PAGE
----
Of course, lederhosen (for men) and dirndls (for women) are the most famous outfits.
“I recently saw some photographs of the Oktoberfest that was taken in the 1950s and nobody nobody was wearing trachten, the traditional costume,” Maxine says. “Men were in suits with ties and women wore normal dresses. It was considered very provincial for people to wear the trachten and it's not really until the ’80s and ’90s that it started becoming more fashionable — and now it's become cult to wear the costume. Even the tourists are getting into it.”
German Vogue even puts out a special Oktoberfest edition in September.
What kind of beer do they serve?
Six local breweries operate the main tents and beer served. “The six breweries are Hofbräu, which is the state brewery and used to be the Royal Brewery; Augustiner, which is the oldest brewery in Munich; Paulaner; Hacker-Pschorr; l Löwenbräu; and Spaten.
Augustiner is the local favorite and the only private brewery.
“Most people who come to Munich are’t aware of Augustiner because it’s not imported over to America or Australia,” Maxine says. “And one of the reasons is that they stick very rigidly to the purity laws for the beer — these are the oldest food regulation laws in the world and they’re very traditional. This is one of the reasons they don’t export because they don’t put preservatives in the beer.”
Why is the beer so expensive at Oktoberfest?
A glass of beer will set you back around 11-13 euro, and you’ll need to put down a small deposit for the glass. But keep in mind that these glasses hold a liter of beer that’s 6% alcohol. But you’re not just paying for beer, you’re paying for atmosphere. And also labor — this is a big show to put on!
“It costs the city a lot of money to put on Oktoberfest,” Maxine says. “It’s free to go in, but they have to pay the builders for the work of constructing those tents, and it takes two-and-a-half months to build them.”
So they have to pay the employees organizing and physically constructing the space, plus on-site police, cooks, cleaners, waitstaff, the bands that play…”So when you consider all the costs involved in setting up the Oktoberfest, really 11 euro for a beer is actually okay.”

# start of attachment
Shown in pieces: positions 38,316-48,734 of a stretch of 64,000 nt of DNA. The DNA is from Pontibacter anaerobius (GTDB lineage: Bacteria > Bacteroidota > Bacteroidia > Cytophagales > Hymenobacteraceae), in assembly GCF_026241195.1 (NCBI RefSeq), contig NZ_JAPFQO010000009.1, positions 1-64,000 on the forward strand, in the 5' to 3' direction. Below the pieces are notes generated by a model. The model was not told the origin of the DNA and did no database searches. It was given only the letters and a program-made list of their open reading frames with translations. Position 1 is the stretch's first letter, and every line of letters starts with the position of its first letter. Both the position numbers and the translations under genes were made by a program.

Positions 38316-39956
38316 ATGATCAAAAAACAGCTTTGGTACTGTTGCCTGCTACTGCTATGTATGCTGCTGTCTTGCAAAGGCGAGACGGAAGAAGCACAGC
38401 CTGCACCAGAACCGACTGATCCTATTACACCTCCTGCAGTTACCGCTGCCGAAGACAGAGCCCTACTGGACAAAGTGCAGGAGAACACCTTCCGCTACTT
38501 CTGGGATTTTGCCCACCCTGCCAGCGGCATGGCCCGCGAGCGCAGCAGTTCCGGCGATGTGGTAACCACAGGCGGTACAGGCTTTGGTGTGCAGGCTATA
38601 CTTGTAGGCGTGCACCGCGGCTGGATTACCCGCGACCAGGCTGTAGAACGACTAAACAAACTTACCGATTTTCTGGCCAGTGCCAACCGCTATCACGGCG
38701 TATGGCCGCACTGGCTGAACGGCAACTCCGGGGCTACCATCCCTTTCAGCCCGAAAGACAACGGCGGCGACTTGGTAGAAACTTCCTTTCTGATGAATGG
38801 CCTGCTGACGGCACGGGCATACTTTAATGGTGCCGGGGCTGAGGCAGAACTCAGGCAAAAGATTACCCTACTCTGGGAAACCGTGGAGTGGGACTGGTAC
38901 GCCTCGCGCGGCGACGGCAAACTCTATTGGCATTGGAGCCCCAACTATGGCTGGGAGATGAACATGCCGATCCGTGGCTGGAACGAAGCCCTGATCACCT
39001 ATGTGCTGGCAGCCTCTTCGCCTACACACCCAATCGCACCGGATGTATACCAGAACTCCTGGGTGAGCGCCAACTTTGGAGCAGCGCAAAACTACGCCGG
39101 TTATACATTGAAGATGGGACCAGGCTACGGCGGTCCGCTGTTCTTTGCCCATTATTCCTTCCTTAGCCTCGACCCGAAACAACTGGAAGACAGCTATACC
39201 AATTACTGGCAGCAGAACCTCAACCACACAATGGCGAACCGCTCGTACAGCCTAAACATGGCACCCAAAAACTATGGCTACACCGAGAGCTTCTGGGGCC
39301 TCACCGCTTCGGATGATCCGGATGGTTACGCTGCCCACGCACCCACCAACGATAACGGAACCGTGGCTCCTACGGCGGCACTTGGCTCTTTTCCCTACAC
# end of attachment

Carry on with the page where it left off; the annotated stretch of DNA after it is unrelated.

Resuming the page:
What if I hate beer?
There’s a wine tent, thankfully.
What kind of food do they serve at Oktoberfest?
Oktoberfest is a meat eaters paradise. “Grilled chicken at the Oktoberfest is fantastic, but they have a lot of traditions all about authenticity,” Maxine says. “They don’t have anything that’s not Bavarian.”
They have pork knuckles, schnitzels, roast pork sausages, ox, fish. It’s proper medieval.
Is there anything vegetarian at Oktoberfest?
Spaetzle, which is German macaroni and cheese. There’s also a small bakery, where you can order cakes and coffee.
Is there anything to do besides drink?
If you don’t like alcohol, Oktoberfest is probably not the right event for you. But there are other activities.
“There's a fair ground, so it’s a lot of fun to go on the fairground rides,” Maxine says. “And actually just wandering around people watching can be quite amusing, just watching all the activities and all the different stall holders selling their wares.There’s also a huge statue of Bavaria. She’s the patron saint of Bavaria and people sometimes go and climb up into her head like the Statue of Liberty.”
Tuesday is family day and fairground rides are half price.
Best tip for enjoying Oktoberfest?
Germans love cash! So bring plenty of it and keep it in a safe place.
Book accommodation early (like, months early. or be prepared to pay top dollar to live in a tent).
If you go with a group on Friday or Saturday night, book a table in advance. If your time is more flexible, just rock up during the week or Sunday afternoon.
“My tip is to get there early and leave a little bit earlier than most people so that you can get home safely without all the crowds,” Maxine says. “It’s very easy to have a good time — you don't have to do much. It’s a very easy place to have fun.”
There’s also an official Oktoberfest app, with news, maps, and a friend finder.
If you found this article useful, please share it, and subscribe to the Postcard Academy podcast. Each week, expats and adventurers share their insider travel tips on the best food, nightlife, and cultural experiences in the most interesting places around the globe. I’m your host, Sarah Mikutel, an American who's spent the last 7 years living in, and traveling around, Europe.